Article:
Though Hester was accused of what Puritans considered to be an extraordinarily serious crime, she remained proud and defiant. While on the scaffold, Hester ³with a burning blush, and yet a haughty smile, and a glance that would not be abashed, looked around at her townspeople and neighbors.² Although the burning stares of the townspeople were upon her, Hester remained strong and managed a grin in order to anger the public and maintain her dignity. Also whilst upon the scaffold, Hester revealed upon her gown ³in fine red cloth surrounded with an elaborate embroidery and fantastic flourishes of thread,…the letter ?A.’ ” Although Hester was meant to be chastised by the letter ³A,² rather than submissively creating a dark and bitter badge of shame, she devised a lavish embroidery more suited for an affluent queen than an outcaste of society. This lawful and silent act of rebellion proved her defiance and pride, because rather than hiding from the cruel crowd, Hester proudly displayed herself before it.
Hence, due to her generous and compassionate nature, her extreme love for her daughter Pearl, and her defiance towards the narrow-minded townspeople of her community, Hester came across as a character loved and admired by the author. In the quote mentioned in the introduction to this essay, Oliver Wendall Holmes stated that what previously had occurred and what are yet to occur are not important when compared with a person’s true nature. For Hester Prynne, though she had sinned in her past, she came across as strong and admirable because she was a benevolent person on the inside. She sought purity and truth to compensate for her unalterable past. Therefore, her wrongdoings were eventually overlooked in enlightenment of her better qualities. A coward can hind in the shadows of reputations and prejudgments, but only a hero can overcome these and manage to step into the daylight.
The Place of Sinners in a Repressive Society
In The Scarlet Letter, author Nathaniel Hawthorne uses Hester Prynne, an unhappily married seamstress, and Arthur Dimmesdale, the local Puritan clergyman, to prove that a community that forcefully suppresses the natural desires of an individual is dangerous, both to the individual and to the community. The story is centered around Hester’s public punishment for adultery: she is forced to wear a scarlet “A” on her chest at all times. She is caught because she becomes pregnant while her husband is away, but the name of the other guilty party – the father, Dimmesdale – is withheld by Hester from the entire community. Stemming from this situation, which gradually increases in complexity, are the human symbols used to personify the theme; because of the oppressive community, Hester undergoes mental deterioration, Dimmesdale suffers physical ailments, and both of them ultimately undermine the Puritan system.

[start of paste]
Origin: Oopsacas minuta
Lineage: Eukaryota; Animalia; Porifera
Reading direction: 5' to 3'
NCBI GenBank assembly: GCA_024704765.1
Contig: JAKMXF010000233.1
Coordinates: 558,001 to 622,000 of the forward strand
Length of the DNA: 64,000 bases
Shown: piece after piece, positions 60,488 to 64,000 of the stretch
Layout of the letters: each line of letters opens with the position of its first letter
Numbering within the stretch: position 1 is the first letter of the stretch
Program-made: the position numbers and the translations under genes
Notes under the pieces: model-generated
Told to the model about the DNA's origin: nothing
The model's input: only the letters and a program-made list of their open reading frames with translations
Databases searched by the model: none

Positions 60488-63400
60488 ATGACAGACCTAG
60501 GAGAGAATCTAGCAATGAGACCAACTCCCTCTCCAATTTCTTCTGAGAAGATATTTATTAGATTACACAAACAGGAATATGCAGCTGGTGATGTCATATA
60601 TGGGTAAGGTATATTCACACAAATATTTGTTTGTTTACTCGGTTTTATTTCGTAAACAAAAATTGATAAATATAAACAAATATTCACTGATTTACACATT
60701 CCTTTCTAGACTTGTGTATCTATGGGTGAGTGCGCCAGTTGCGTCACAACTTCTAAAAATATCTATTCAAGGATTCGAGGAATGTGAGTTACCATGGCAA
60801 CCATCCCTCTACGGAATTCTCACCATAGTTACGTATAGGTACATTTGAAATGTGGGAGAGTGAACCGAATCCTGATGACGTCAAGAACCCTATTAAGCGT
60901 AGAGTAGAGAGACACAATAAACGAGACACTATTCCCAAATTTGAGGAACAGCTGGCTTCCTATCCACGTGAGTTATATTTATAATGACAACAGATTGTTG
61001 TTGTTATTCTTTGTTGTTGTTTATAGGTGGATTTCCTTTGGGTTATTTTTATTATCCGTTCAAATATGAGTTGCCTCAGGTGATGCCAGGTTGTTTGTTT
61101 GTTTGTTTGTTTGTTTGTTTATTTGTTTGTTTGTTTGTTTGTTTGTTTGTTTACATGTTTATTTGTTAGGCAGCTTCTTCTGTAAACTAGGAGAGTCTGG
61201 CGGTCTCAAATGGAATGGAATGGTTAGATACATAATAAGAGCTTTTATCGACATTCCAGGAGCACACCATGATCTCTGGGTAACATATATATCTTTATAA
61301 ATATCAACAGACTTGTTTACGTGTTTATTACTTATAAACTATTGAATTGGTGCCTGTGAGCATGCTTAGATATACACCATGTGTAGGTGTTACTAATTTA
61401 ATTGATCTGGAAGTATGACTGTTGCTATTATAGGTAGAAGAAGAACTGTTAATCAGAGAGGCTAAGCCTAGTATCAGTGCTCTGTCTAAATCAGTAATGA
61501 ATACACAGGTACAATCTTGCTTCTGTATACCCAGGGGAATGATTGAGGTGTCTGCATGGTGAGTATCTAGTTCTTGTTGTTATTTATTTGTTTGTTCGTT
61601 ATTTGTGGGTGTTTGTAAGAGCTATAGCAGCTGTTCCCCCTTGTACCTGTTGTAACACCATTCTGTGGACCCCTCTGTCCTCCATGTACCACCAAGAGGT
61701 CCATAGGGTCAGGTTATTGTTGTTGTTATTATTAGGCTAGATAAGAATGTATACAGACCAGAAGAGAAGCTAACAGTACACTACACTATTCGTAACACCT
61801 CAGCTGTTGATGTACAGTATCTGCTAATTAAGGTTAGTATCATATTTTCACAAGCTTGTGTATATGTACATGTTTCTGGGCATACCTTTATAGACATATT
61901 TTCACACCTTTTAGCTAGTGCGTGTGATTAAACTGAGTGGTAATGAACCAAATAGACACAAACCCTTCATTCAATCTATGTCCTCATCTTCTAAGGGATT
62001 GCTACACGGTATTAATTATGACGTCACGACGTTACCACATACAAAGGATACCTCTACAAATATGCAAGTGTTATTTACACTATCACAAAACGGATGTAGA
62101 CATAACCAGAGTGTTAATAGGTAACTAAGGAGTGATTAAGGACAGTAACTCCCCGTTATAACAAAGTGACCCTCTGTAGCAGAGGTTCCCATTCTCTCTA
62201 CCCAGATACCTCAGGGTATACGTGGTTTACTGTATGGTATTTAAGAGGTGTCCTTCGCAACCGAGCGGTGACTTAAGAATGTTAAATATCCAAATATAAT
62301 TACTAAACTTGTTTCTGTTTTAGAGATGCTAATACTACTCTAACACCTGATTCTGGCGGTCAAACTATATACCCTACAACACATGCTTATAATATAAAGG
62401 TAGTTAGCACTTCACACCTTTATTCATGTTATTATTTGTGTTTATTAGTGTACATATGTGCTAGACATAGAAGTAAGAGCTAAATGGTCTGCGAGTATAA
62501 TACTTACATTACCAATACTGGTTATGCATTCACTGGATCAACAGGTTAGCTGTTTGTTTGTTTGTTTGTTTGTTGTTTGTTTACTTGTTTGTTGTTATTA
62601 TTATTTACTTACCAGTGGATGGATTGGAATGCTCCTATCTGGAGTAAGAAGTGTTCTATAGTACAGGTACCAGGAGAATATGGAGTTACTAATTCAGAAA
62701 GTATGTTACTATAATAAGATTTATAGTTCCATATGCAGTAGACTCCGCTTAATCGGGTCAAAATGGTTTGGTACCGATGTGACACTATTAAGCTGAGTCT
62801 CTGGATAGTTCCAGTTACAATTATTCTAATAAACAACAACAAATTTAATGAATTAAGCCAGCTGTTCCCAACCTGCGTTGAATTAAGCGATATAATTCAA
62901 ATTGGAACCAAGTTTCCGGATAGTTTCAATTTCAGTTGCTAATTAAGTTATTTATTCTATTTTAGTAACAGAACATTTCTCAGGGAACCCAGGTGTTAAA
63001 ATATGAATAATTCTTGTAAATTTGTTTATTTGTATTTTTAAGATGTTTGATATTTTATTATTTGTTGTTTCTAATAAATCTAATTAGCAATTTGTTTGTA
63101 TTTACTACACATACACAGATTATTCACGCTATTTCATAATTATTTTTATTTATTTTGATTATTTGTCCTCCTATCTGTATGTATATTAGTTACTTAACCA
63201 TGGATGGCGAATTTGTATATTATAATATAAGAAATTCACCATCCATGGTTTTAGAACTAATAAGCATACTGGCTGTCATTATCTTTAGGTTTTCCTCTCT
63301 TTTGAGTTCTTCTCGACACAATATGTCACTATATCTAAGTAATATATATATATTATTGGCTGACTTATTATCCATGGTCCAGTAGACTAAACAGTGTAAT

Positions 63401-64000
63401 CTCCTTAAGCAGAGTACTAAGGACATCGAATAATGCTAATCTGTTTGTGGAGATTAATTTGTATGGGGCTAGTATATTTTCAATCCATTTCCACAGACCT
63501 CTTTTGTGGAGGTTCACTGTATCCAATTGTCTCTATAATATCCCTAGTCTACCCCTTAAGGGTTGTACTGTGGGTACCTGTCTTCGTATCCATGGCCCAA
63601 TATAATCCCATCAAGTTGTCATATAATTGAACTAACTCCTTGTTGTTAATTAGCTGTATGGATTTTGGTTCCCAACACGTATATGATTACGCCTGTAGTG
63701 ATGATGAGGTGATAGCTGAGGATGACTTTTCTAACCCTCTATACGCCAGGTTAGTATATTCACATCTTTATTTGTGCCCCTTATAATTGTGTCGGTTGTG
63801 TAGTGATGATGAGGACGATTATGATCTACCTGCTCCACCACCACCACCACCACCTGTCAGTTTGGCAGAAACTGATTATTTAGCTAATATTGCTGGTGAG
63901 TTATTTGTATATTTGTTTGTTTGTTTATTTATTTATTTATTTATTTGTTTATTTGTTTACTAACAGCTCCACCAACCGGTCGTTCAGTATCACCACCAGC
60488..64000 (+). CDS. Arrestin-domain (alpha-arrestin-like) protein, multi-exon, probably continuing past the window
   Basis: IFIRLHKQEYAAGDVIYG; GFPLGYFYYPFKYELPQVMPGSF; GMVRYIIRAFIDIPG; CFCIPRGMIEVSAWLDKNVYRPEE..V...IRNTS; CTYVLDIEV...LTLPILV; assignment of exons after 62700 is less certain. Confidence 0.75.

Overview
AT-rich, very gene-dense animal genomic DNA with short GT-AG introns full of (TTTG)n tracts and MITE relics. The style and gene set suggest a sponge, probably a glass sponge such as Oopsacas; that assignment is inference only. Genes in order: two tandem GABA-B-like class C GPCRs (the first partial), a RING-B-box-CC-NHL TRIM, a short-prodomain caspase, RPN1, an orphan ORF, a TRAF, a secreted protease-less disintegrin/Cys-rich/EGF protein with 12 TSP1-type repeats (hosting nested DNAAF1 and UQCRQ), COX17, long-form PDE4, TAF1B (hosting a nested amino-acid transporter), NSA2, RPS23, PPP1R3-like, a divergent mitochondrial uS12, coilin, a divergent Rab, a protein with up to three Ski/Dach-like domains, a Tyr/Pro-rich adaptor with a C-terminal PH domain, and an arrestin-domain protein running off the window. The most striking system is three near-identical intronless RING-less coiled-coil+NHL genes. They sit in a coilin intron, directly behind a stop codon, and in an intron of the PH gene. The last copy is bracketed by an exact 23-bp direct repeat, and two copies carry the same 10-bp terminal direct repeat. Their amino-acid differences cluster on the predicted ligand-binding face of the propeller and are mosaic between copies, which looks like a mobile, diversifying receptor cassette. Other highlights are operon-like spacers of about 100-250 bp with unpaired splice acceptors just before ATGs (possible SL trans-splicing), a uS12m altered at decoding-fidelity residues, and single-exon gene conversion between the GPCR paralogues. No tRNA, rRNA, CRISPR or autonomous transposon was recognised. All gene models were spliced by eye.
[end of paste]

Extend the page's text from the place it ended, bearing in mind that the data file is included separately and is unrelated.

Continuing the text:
Hester’s character speaks to the psychological side effects that can arise as byproducts of submission to an oppressive community. These side effects – which include rebelliousness and resentment – are dangerous to individuals within a society. Because of her “sin,” Hester becomes ostracized, is forced to wear the scarlet “A,” and is shunned, shamed and ridiculed, all because there was no acceptable outlet within her society to address her needs as an unhappily married woman. Although she commits adultery, she is not necessarily an immoral woman, as evidenced by her refusal to expose Dimmesdale. She is so firm in her refusal to reveal – and thereby taint – his name that, when pressed for the name of her lover, she exclaims, “I will not speak!…And my child must seek a heavenly father; she shall never know an earthly one!” (66). Such loyalty in the name of love and of God cannot exist in a person of low personal morals or spirit. Rather, she is a desperate and frustrated woman who lives in a community that is either unable or unwilling to reasonably deal with her position. Ironically, this highly religious society fails to offer Hester compassion and understanding, greeting her only with hatred and ridicule. One of the women in the Puritan community, who theoretically lives by the slogan “Love thy neighbor,” even suggests that “The magistrates…should have put the brand of a hot iron on Hester Prynne’s forehead” (49). Meanwhile, she acts with compassion by not exposing Dimmesdale as the father of her child. Living with this hypocrisy in the hostile Puritan society is the most significant force in her psychological afflictions, for what she believes to be a moral act often directly contradicts with her community’s ideals.